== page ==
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Lawsuit may lead to changes in Minnesota’s sex offender policy

Lawsuit may lead to changes in Minnesota’s sex offender policy

Convicted sex offenders face notoriously harsh punishments. In fact, only one person has ever been released in the history of the 19-year-old Minnesota Sex Offender Program. A new lawsuit filed by a sex offender that was committed civilly may determine that this current system is unconstitutional. The 2011 lawsuit is yet to be resolved in federal court; in the meantime, the Minnesota Department of Human Services is starting to consider alternative correction methods that are less restrictive.

The man filing the suit is questioning the legality of the civil commitment program. He claims that the program keeps people locked up even after their prison sentence is over. A spokesperson from the Civil Liberties Union of Minnesota states that it is unlawful to jail people under the presumption that they will commit future crimes. He points to the state constitution, which indicates that people are presumed innocent until proven guilty.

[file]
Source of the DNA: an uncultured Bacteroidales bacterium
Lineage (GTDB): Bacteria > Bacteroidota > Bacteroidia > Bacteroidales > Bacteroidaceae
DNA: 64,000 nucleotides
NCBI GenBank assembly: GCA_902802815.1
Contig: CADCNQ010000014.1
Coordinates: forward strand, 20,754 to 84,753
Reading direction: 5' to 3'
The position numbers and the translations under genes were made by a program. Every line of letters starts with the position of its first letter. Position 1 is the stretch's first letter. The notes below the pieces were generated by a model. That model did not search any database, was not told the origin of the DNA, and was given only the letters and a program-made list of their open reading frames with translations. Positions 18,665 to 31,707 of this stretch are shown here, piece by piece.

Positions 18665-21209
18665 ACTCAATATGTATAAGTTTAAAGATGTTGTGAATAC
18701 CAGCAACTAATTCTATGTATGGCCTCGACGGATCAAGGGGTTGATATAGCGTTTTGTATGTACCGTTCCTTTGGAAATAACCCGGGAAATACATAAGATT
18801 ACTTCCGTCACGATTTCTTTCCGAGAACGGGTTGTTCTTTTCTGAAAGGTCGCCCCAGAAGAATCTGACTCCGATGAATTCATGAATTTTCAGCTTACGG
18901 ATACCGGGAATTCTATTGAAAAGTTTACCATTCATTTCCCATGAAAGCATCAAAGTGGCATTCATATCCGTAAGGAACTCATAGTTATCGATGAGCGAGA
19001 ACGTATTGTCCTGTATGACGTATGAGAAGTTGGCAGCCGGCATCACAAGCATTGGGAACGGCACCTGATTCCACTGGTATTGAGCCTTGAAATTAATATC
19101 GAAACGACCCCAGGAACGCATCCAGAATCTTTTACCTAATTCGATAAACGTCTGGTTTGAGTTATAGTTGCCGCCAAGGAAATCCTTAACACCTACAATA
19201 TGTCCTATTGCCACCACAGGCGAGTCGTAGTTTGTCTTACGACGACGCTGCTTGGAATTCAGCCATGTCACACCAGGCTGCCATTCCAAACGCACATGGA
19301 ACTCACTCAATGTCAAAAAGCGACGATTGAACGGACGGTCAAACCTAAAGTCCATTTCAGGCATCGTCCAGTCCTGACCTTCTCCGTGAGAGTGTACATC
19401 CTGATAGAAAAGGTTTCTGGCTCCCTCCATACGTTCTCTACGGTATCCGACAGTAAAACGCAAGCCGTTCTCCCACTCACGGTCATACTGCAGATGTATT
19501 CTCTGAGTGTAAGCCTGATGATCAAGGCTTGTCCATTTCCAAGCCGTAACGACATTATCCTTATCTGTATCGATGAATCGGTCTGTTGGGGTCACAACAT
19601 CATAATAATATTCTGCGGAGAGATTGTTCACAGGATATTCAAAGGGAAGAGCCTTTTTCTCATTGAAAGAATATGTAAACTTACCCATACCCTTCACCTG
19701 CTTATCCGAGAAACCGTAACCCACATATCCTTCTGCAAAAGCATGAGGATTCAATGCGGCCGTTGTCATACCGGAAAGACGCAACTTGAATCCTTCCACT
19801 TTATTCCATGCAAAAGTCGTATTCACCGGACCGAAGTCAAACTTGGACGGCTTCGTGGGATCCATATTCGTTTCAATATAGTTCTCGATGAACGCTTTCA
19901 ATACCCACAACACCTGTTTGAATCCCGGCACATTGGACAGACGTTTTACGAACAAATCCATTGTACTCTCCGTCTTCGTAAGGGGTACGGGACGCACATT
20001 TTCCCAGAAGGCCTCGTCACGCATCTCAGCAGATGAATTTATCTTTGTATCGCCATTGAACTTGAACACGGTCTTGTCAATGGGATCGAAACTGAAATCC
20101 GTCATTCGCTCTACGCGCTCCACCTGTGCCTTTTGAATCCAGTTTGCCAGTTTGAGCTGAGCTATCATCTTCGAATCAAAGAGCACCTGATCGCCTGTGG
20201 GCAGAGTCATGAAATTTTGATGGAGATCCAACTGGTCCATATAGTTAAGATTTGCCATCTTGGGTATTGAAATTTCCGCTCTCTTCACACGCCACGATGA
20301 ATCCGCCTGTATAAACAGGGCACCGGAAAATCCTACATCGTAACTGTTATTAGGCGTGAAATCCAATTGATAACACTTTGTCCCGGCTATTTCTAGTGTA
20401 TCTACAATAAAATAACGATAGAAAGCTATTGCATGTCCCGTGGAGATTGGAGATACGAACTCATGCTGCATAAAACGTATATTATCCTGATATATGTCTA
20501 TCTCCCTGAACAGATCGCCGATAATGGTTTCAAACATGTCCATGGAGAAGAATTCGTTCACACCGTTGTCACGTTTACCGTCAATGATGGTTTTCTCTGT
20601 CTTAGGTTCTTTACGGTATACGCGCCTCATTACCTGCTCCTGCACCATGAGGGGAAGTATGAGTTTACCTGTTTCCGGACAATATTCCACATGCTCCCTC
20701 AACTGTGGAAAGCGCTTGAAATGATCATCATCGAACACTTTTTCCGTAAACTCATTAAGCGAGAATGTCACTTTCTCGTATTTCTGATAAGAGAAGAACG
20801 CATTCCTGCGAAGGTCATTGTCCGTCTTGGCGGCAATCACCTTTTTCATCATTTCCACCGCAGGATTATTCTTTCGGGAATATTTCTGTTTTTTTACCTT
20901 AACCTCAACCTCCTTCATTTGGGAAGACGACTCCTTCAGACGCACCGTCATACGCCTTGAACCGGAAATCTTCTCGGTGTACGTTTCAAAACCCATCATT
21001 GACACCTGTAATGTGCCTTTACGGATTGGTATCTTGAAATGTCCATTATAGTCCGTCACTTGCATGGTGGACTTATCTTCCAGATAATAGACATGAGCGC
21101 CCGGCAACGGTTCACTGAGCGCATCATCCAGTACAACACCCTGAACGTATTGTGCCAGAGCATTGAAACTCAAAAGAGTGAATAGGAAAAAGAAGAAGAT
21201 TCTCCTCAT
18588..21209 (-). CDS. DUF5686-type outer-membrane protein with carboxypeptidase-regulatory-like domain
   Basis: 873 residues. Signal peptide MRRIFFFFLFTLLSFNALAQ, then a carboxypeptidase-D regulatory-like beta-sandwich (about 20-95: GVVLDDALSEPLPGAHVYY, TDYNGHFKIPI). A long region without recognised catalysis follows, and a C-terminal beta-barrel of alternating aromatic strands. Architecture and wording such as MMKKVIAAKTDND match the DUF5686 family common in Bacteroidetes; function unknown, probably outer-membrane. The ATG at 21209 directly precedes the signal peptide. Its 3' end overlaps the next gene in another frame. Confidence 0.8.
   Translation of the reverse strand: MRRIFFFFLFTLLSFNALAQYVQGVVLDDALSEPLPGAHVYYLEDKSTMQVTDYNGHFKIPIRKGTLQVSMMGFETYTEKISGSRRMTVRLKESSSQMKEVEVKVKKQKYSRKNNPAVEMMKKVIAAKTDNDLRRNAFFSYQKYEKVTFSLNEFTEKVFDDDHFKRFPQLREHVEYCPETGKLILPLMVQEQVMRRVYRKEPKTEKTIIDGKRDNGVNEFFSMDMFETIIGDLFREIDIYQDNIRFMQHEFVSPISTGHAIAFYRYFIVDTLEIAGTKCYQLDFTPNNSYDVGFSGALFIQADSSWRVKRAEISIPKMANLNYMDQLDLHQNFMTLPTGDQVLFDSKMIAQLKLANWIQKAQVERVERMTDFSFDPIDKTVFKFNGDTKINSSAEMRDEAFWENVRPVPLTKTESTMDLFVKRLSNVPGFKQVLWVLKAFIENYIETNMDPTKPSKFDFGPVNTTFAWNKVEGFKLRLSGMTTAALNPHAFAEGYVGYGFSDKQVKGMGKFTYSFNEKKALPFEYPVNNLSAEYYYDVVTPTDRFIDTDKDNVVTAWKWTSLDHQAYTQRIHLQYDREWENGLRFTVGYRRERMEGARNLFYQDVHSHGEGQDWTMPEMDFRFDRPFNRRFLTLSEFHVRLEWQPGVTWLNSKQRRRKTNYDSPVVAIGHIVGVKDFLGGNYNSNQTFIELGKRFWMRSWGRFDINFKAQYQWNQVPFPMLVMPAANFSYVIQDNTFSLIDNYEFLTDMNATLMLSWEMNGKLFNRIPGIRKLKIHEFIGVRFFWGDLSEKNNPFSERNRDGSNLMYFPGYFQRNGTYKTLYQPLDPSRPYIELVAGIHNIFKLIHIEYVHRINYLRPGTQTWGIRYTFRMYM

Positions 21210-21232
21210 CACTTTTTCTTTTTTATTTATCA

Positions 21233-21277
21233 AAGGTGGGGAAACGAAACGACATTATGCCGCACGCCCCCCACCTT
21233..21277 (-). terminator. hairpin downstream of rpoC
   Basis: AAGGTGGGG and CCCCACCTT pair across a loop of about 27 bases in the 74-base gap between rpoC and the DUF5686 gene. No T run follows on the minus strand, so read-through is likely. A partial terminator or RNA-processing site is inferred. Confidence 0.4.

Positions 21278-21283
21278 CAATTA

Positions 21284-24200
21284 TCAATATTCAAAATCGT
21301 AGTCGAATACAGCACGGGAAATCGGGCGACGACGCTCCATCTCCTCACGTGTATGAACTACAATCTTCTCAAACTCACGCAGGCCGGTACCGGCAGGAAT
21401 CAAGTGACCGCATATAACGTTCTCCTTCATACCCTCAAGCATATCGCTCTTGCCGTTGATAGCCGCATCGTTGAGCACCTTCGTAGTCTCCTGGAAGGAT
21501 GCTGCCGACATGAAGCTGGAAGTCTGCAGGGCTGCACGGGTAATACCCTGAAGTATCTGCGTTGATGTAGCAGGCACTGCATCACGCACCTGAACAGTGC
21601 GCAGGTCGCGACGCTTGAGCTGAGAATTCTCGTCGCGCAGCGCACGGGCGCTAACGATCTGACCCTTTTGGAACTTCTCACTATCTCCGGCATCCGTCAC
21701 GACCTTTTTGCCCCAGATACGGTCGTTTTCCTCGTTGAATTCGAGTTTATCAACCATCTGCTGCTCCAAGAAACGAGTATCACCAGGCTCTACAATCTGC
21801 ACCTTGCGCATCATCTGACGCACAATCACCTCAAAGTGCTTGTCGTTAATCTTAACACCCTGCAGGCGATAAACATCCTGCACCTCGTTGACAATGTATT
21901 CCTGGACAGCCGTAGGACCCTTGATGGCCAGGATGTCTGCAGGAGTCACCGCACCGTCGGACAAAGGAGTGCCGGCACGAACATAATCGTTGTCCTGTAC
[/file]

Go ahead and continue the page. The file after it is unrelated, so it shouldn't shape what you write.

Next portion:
The man was originally sent to prison for sexual assaults involving children. In 1994, the courts determined that he was mentally ill and a danger to the community. He has since been back and forth between the treatment program and prison. During his time in the MSOP, he organized a group that has used billboards to communicate the cost of keeping sex offenders locked up. MSOP directors report that taxpayers do indeed spend over $81 million each year to support the 698 sex offenders currently in the program.

The man is also petitioning a court to force leaders of the MSOP to recognize his marriage. The man claims that he legally married another sex offender, also in the program, through the Iowa mail. While the man and his alleged husband are not being considered for the new, less-restrictive environments, they state that they will continue to fight against the MSOP.

It’s arguable whether or not people convicted of sex crimes should be kept in confinement even after their prison term is over. Regardless of the severity of their original crime, however, there’s no question that imprisoning a person for something they may do in the future is a violation of civil liberties.

Source: northlandsnewscenter.com,

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